CALIFORNIA | LOCAL
March 14, 1995
The personnel-screening machinery that has so frequently and publicly failed the Clinton White House continues to show distressing signs of breakdown. The latest embarrassment involves Michael P. C. Carns, the retired Air Force general nominated by the President to head the troubled Central Intelligence Agency. Like its predecessors, this gaffe probably could have been avoided. That it wasn't suggests an unarrested laxity in staff work and a curious obtuseness in political judgment.
August 17, 1992 |
A group of prominent conservative foreign-policy and defense experts endorsed Bill Clinton on Sunday, a further indication of the Democratic presidential nominee's intention to challenge President Bush on what was expected to be the incumbent's strongest ground. The endorsements also demonstrate the ability the Democrats are now showing to heal some of the wounds that have divided their party in the past. Among those endorsing Clinton were Paul H.
December 2, 1993 |
Pentagon officials have started work on a list of options for possible use to strengthen the stance of U.S. military forces in South Korea, Pentagon sources said Wednesday. Defense Secretary Les Aspin is expected to discuss the options with President Clinton or other White House officials in coming days, prior to Aspin's departure Tuesday for a NATO meeting in Brussels. The possible steps are being prepared in case the situation involving North Korea's nuclear program worsens.
CALIFORNIA | LOCAL
September 14, 2001
In "The Next Casualty: Bill of Rights?" (Commentary, Sept. 13), Alexander Cockburn decried the "stupidity and blindness" of most mainstream political commentary undertaken in the immediate aftermath of Tuesday's tragedy. Ironically, however, in the same column, Cockburn provided perhaps the most stupid and blind bit of commentary thus far: namely, his suggestion that President Bush and his aides were "wit"-less for taking Air Force One through a circuitous, daylong route back to Washington.
September 19, 1994 |
The CIA inspector general has identified more than a dozen active or retired officials who either ignored warnings or overlooked complaints against onetime counterintelligence officer Aldrich H. Ames during the nine years he spied for Moscow, according to sources familiar with the report. Chiefs, deputies and operating personnel in the Office of Security reportedly come under fire in a 400-page report for their failure to follow up on information about Ames' lavish spending in 1990.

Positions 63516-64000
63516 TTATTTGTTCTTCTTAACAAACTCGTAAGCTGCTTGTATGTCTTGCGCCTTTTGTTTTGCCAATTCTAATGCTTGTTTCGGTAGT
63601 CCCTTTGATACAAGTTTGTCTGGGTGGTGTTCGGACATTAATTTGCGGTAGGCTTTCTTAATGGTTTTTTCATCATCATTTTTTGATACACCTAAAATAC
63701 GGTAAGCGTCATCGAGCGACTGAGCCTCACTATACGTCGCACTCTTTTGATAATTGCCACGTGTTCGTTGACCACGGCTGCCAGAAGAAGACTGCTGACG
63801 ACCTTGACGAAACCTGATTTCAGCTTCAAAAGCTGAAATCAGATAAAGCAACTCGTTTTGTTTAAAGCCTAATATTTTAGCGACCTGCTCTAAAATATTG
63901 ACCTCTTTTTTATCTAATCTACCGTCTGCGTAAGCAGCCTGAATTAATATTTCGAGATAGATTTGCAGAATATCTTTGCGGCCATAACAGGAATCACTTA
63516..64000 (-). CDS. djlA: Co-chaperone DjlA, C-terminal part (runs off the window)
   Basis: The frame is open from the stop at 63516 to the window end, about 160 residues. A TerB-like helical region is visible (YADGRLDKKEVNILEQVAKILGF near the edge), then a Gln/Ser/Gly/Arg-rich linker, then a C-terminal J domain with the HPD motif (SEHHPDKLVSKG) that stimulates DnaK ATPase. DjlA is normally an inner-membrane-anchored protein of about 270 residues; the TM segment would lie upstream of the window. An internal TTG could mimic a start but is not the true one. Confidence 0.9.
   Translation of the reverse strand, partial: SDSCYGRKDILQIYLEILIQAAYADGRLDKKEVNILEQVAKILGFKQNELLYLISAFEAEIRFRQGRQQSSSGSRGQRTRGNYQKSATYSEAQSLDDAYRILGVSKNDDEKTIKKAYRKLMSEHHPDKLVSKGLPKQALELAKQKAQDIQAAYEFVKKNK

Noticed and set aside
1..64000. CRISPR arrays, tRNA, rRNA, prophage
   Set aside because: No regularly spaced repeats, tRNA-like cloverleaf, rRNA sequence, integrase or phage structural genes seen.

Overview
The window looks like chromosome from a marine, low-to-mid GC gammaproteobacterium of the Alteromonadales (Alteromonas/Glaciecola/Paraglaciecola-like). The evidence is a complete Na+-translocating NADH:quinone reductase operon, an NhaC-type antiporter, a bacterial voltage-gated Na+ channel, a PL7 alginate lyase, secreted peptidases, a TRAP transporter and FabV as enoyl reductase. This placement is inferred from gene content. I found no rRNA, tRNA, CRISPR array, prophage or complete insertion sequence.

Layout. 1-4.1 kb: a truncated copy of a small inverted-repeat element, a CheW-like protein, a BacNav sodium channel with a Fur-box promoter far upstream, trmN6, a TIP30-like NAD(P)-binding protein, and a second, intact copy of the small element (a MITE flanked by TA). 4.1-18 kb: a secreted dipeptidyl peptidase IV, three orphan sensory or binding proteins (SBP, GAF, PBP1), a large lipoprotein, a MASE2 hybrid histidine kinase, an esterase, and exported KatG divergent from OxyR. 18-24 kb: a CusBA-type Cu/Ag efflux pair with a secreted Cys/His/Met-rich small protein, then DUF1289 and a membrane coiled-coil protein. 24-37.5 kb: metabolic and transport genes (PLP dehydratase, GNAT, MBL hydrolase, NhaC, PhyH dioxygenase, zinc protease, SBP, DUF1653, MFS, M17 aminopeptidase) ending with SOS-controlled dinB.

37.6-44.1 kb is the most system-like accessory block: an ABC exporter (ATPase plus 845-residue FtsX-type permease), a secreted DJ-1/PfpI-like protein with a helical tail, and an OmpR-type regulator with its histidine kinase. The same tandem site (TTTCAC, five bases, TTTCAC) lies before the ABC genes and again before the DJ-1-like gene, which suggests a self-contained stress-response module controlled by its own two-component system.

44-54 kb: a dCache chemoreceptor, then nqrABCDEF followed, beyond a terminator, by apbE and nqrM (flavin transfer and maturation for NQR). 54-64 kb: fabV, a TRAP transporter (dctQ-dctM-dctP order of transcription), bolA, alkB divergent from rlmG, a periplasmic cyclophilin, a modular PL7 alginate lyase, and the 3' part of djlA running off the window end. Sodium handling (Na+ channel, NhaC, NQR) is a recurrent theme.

August 14, 1993 |
Investigators said Friday that they have ruled out any political motive in the killing of a CIA agent. Fred Woodruff, 45, was shot to death on Sunday near Tbilisi, the Georgian capital. He had worked in Georgia on three occasions and was officially described as a regional affairs officer in the political section of the U.S. Embassy here. U.S. newspapers have said that Woodruff was in charge of secretly training security personnel for Georgian leader Eduard A. Shevardnadze.
October 14, 1993 |
Israeli Prime Minister Yitzhak Rabin said Wednesday that an American intelligence report that Israel may have sold billions of dollars of arms to China is "total nonsense." But he did not deny that arms were sold. The release of the CIA assessment, which bolstered numerous reports about Israeli-Chinese arms deals over the past decade, coincided with the first visit of an Israeli prime minister to China since the two countries established diplomatic relations in January, 1992.
October 7, 1994 |
U.S. intelligence agencies helped establish the feared Haitian paramilitary group FRAPH after the ouster of President Jean-Bertrand Aristide, the magazine The Nation said in a report released Thursday. CIA Director R. James Woolsey denied the report in Washington with a terse "no." When pressed for an elaboration, he added: "When I say no, I mean no." The magazine said Emmanuel Constant, leader of the Front for the Advancement and Progress of Haiti, named his U.S. handler as Col.
September 25, 1994 |
CIA Director R. James Woolsey has been meeting with his top staff for the past three days to decide what to do about the counterintelligence failures that allowed Soviet spy Aldrich H. Ames to operate for nine years, according to CIA sources. The scope and depth of those failures were outlined in a classified 400-page report by CIA Inspector General Frederick P. Hitz after an eight-month inquiry.
CALIFORNIA | LOCAL
September 24, 2001
Terrorists' success at using passenger jets as giant napalm bombs has left national security experts scrambling to anticipate and shield the nation against other threats. Some of those threats bear more resemblance to science fiction fantasy than to documented, imminent danger.